1,000 journalists were laid off this week, and it's just the beginning
Buzzfeed, Huffington Post and several other news outlets have laid off employees this week - most of whom were considered to be critical to each outlet's storytelling. Entire opinion teams have been purged, and other bench strength that a decade ago would have been considered the core of the news business. https://www.thecut.com/2019/01/1-000-people-cut-in-huffpost-gannett-buzzfeed-layoffs.html
Pundits are beginning to look at the new numbers as a sign that the industry is officially unable to sustain itself with exceptions such as The Atlantic and The New York Times.
This particular article does a great job of making recommendations around the digital supply of information (Internet Service Providers) charging people for news, and using that money to fund the industry: https://www.cjr.org/business_of_news/buzzfeed-verizon-layoffs.php
I would say we need to be more vigilante than ever in our digestion of information - particularly in a world where journalists are hard to come by - but in 2019, that's a pretty outdated notion. The truth is, we now read what we want to read and are not open to unbiased journalism. All we can do as readers is seek out both sides to any story - or try to remember that both sides exist in the first place.
Google's CFO says that data is less like oil, and more like sunshine at the World Economic Forum
For the past decade, we've been talking about how data is the new oil, and that we need to start trading it and valuing it like a commodity. This week however, Google's CFO explained that data's more like sunshine in that it's everywhere and self perpetuating. Data isn't limited to people's information on Facebook. It's generated constantly by everything we do on this planet - and not all of it is owned individuals. A lot of it is mined without any personally identifiable information attached. https://www.businessinsider.com/google-data-is-more-like-sunlight-than-oil-france-gdpr-fine-57-million-2019-1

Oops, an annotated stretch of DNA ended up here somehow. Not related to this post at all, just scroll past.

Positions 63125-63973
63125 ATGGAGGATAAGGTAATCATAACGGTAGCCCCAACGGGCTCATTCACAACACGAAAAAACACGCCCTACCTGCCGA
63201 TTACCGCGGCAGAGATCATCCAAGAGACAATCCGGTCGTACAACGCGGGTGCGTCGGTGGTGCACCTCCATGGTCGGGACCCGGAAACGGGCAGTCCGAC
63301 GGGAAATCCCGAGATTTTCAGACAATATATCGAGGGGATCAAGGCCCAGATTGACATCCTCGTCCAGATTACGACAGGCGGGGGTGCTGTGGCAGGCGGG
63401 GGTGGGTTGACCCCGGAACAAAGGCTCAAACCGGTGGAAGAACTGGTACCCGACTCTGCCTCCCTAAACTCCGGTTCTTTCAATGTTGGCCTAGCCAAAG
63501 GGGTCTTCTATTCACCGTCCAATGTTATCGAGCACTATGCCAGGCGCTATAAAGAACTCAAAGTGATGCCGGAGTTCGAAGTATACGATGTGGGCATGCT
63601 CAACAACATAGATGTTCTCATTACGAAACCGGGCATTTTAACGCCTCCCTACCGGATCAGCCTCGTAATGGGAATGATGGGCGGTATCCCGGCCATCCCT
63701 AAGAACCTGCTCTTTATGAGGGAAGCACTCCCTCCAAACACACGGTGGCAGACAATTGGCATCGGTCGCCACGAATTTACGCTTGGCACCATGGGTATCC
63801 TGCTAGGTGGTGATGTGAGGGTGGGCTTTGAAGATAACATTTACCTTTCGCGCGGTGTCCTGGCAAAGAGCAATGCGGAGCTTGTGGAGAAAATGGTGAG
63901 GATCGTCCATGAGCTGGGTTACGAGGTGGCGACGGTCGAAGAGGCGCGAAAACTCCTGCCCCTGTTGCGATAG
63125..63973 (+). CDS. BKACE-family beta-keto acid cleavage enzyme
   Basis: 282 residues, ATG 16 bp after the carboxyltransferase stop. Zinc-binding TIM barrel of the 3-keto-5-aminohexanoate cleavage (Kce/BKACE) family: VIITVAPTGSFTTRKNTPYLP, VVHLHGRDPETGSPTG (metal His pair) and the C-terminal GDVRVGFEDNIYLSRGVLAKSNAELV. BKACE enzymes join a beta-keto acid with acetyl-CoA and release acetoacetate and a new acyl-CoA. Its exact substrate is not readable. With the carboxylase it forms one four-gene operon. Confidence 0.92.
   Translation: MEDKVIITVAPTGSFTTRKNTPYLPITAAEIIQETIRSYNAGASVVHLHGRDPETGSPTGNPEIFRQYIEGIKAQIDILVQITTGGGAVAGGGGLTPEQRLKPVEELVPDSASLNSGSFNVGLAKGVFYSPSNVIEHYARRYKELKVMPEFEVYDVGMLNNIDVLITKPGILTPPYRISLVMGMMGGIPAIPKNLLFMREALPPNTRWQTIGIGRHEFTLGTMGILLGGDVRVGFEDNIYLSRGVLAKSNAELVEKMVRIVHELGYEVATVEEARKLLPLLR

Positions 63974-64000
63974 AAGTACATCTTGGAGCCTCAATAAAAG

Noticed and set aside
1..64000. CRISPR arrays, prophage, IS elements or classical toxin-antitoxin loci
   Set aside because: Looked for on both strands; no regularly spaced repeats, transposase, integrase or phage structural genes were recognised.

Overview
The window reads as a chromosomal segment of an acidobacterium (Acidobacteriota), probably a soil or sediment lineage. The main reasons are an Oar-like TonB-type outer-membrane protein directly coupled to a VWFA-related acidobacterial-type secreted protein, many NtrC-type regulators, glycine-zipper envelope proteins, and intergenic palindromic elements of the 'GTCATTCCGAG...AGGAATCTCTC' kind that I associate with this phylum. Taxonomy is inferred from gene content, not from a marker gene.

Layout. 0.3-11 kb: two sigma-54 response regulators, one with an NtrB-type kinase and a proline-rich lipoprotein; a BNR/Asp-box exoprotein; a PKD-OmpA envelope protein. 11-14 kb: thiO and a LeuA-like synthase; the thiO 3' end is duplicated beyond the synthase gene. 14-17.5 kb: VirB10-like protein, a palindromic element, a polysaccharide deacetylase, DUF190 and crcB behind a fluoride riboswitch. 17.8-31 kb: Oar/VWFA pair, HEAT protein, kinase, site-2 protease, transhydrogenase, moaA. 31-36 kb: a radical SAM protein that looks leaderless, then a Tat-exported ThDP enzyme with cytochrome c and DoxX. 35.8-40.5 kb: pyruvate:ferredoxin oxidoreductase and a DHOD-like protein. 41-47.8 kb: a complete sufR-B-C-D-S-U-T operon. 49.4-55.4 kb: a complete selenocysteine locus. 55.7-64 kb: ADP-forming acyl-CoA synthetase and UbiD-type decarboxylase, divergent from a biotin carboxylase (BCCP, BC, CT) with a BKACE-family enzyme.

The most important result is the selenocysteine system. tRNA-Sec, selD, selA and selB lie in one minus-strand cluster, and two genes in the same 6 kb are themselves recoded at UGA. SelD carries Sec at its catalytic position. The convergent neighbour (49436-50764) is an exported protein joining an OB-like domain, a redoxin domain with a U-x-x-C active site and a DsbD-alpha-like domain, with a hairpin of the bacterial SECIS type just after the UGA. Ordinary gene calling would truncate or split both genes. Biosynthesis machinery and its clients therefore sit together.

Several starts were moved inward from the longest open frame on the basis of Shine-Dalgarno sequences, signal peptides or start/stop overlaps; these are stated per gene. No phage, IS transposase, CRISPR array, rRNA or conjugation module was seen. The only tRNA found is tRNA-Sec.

All of this of course being a key message as a response to their recent fine of $57MM for breaching GDPR rules.
Despite abuses of data that may or may not have taken place - this is a far better analog to the realities of data. Harvesting solar power doesn't require a plot of land, the same way that harvesting social media data doesn't require payment to any owner of said data.
Those who know how to harvest the data are doing quite well for themselves, and not all of them are doing it through nefarious means. Just look at companies like Sysomos or Cision who provide a high value service to their customers by scraping public data, and streaming it in a highly usable way.
On that note - it's also worthwhile to read Microsoft's CTO's take on the importance of understanding AI: https://venturebeat.com/2019/01/20/microsoft-cto-understanding-ai-is-part-of-being-an-informed-citizen-in-the-21st-century/
Hulu goes after Netflix users with cheaper subscription rates
Last week, Netflix increased its subscription fee, resulting in 8% of its user base lapsing in monthly renewals (obviously early numbers). In response - Hulu has lowered it's monthly price to $5.99 for its basic offering: https://www.theverge.com/2019/1/23/18193539/hulu-price-change-subscription-ads-live-tv-2019
This is just the beginning of pricing and content wars between Netflix, Hulu, HBO and soon - Disney and Warner. It's not all that different from the cable wars we saw in the 80s and 90s, except that content is going to be the driving force, in addition to cost.
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